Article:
Friday, February 24, 2017

Franciscus Junius - Five Principal Points

Luca Giordano
Battle between Lapiths and Centaurs
ca. 1685-90
oil on canvas
Hermitage, Saint Petersburg

"The ancients observed in Picture these five principal points.  Invention, or Historical argument.  Proportion, or Symmetrie.  Colour, and therein Light and Shadow, as also Brightnesse and Darknesse.  Motion or Life, and therein Action and Passion.  Disposition, or an Oeconomical placing and ordering of the whole worke.  The foure first were carefully observed in all sorts of Pictures, whether they did consist of one figure, or of many.  Disposition alone was observed in Pictures that had many figures: seeing a piece wherein there doe meete many and several figures shall be nothing else but a kind of mingle-mangle or a darksome and dead confusion of disagreeing things, unlesse they receive light and life by a convenient and orderly disposition."

 from the Argument to Book Three of The Painting of the Ancients by Franciscus Junius, first published in English in 1638  edited by Keith Aldrich, Philipp Fehl and Raina Fel for University of California Press, 1991

The paintings grouped below are all held in the 17th-century European collections at the Hermitage. Their purpose here is to demonstrate the virtues of Disposition for groups of figures as practiced by painters contemporary with Junius, and to display the practical avoidance of mingle-mangle.

Valentin de Boulogne
Expulsion of the Money-changers
ca. 1620-25
oil on canvas
Hermitage, Saint Petersburg

Pierre Mignard
Magnanimity of Alexander the Great
1670
oil on canvas
Hermitage, Saint Petersburg

Nicolas de Largillière
Provost and Municipal Magistrates of Paris
discussing the celebration dinner at the Hôtel de Ville
for Louis XIV upon his recovery from illness in 1687
1689
oil on canvas
Hermitage, Saint Petersburg

François Perrier
Hercules among the Gods of Olympus
before 1649
oil on canvas
Hermitage, Saint Petersburg

Bartolomeo Schedoni
Diana and Actaeon
before 1615
oil on canvas
Hermitage, Saint Petersburg

Georges Lallemand
Adoration of the Magi
before 1624
oil on canvas
Hermitage, Saint Petersburg

Lucio Massari
Mystic marriage of St Catherine
before 1633
canvas
Hermitage, Saint Petersburg

Jan Gerritsz van Bronckhorst
Musical Party with Violinist
1640
oil on canvas
Hermitage, Saint Petersburg

Giulio Cesare Procaccini
Holy Family, St John the Baptist and Angel
ca. 1620-25
oil on canvas
Hermitage, Saint Petersburg

Joachim Wtewael
Christ with Children
1621
oil on panel
Hermitage, Saint Petersburg

Jacob van Oost
Adoration of the Shepherds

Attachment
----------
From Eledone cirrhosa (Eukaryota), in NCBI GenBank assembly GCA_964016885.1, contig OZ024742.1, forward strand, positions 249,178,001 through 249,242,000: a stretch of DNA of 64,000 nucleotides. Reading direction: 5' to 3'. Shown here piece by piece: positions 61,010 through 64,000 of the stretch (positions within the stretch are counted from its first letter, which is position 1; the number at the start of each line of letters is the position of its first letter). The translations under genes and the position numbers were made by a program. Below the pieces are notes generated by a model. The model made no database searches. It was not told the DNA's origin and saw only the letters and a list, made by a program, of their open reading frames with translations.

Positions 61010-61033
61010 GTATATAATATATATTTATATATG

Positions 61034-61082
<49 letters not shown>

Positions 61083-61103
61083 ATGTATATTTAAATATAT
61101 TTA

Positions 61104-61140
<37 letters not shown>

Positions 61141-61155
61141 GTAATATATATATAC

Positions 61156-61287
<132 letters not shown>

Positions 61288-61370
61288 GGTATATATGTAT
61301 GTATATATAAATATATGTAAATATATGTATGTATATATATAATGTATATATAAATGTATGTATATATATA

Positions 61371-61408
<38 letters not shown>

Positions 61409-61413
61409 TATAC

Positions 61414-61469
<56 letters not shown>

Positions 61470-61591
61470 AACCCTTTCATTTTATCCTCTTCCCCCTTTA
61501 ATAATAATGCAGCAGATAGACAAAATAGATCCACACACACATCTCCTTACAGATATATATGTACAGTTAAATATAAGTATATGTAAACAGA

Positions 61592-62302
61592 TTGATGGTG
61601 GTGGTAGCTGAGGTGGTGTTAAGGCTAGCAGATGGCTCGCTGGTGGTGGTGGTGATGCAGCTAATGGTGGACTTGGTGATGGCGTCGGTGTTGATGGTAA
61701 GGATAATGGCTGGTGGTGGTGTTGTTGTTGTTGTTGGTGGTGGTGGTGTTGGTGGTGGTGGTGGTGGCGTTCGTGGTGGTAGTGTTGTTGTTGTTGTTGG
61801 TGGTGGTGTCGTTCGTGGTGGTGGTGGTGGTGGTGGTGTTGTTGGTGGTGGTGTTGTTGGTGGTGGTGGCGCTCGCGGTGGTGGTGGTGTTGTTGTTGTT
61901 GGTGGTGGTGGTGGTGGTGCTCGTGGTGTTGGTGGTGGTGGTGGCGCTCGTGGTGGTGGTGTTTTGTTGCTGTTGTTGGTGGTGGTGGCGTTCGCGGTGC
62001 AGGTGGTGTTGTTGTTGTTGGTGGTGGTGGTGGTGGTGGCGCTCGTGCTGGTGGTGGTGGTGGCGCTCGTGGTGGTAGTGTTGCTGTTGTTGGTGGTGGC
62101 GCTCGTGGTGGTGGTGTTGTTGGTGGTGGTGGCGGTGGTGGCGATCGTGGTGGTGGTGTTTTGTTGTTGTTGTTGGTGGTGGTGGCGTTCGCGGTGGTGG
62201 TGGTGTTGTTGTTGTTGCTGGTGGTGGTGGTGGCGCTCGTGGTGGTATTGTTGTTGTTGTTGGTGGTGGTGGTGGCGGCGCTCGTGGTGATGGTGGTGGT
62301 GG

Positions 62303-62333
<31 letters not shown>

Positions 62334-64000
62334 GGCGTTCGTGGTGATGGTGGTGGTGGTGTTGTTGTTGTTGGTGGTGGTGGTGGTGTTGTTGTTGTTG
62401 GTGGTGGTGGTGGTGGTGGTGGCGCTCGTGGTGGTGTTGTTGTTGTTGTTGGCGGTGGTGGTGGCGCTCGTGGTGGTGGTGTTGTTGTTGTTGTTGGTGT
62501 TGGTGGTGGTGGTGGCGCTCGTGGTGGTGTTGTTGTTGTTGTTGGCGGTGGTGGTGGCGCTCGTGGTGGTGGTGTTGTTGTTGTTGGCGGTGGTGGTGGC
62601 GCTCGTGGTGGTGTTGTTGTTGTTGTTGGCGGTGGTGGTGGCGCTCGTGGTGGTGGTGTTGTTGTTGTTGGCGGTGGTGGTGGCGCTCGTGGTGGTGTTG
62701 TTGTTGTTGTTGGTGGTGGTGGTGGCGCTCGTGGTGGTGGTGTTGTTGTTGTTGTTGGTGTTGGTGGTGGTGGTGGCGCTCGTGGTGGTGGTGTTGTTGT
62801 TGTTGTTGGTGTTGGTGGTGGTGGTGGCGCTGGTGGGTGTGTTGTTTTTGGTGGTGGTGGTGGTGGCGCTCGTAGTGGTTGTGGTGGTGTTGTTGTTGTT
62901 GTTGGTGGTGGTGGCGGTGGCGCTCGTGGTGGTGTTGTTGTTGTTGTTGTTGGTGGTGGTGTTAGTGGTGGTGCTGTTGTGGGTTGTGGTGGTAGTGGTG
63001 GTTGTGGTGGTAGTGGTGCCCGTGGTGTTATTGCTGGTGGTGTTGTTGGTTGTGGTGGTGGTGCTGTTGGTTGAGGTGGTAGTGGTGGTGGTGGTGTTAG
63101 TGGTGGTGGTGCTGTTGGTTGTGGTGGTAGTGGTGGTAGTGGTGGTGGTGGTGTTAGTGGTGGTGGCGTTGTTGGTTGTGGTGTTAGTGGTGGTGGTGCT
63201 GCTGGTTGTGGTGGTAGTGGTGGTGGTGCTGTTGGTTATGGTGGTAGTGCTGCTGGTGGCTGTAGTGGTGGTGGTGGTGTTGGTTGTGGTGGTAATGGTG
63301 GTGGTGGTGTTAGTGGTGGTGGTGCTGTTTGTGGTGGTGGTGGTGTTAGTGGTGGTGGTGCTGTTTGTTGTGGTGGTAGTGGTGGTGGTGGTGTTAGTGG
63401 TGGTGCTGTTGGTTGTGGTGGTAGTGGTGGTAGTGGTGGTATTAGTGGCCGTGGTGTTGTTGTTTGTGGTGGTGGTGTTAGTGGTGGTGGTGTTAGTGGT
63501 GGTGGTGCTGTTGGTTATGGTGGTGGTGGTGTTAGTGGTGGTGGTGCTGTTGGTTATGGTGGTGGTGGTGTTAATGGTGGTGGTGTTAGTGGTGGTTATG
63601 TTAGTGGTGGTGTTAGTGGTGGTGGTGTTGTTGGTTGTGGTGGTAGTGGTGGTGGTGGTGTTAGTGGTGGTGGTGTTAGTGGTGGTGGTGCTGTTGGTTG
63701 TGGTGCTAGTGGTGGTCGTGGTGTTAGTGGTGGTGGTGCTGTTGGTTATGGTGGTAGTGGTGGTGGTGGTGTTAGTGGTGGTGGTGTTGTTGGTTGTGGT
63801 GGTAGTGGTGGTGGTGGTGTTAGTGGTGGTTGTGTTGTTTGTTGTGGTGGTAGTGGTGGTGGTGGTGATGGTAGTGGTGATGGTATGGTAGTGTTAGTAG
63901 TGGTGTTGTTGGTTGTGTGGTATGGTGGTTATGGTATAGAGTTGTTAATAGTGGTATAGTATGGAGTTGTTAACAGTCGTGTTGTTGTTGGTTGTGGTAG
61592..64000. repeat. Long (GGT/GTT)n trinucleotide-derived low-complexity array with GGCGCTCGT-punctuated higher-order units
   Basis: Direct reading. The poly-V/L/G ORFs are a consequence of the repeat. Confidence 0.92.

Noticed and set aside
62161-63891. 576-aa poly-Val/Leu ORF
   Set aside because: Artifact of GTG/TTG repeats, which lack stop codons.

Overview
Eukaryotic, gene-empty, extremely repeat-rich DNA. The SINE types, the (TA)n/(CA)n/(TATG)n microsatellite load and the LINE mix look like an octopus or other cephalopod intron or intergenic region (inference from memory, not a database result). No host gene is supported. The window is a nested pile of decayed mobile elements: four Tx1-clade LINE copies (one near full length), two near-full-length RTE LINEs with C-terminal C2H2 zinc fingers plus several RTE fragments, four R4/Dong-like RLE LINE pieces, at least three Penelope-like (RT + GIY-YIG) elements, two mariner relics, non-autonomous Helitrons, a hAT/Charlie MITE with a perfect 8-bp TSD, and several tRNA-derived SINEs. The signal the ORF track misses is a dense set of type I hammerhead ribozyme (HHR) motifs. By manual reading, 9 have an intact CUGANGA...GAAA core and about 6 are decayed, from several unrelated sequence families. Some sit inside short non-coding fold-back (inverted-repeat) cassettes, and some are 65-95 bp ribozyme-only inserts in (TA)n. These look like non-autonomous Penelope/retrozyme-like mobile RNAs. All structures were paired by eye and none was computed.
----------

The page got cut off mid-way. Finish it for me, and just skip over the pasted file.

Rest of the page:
1630s
oil on panel
Hermitage, Saint Petersburg

Francesco Solimena
Allegory of Rule
1690
canvas
Hermitage, Saint Petersburg

Laurent de La Hyre
Mercury takes the infant Bacchus to be raised by Nymphs
1638
oil on canvas
Hermitage, Saint Petersburg

Semele's unsuspecting mind was already persuaded
by Juno's suggestion.  She then asked Jupiter, 'Please will you give me
whatever I ask for?'  'Choose!' he replied. 'I'll refuse you nothing.
To back my promise, I call on the power of the River Styx,
the god whom all the other gods fear, to witness my oath!'
Joyful in ruin, with too much power for her good, and destined
to die because of her lover's devotion, Semele said to him,
'Come to my bed as you come to your wife, when Juno embraces
your body in the pact of Venus!'  Jupiter wanted
to gag her lips, but the fatal words had already been uttered.
Neither her wish nor his solemn oath could now be retracted.
And so, with a heavy sigh and a heavier heart, he ascended
the heights of the sky. As his face grew dark, the mists closed round him;
he gathered his threatening clouds, the gales with the flashing lightning,
the rumbling thunder and fearful bolts that none can escape.
But he did whatever he could to lessen his violent impact.
The flaming bolt with which he had hurtled the hundred-headed
Typhon to earth was left on the shelf, too deadly to use.
Instead he seized a less heavy weapon ('his everyday missile',
they call it in heaven), forged by the Cyclopes, giant smiths,
to be less fiery and fierce, less charged with the power of his anger.
Armed with this he entered the palace of Cadmus; but Semele's
mortal frame was unable to take the celestial onslaught. 
His bridal gift was to set her ablaze. The baby, still 
in the foetal stage, was ripped from her womb, and, strange as it seems,
survived to complete his mother's term stitched up in his father's
thigh. At first the child was secretly reared by Semele's
sister Ino. She handed him on to the nymphs of Nysa,
who hid him away in their private cave and fed him on milk. 

 from Book 3 of the Metamorphoses of Ovid, translated by David Raeburn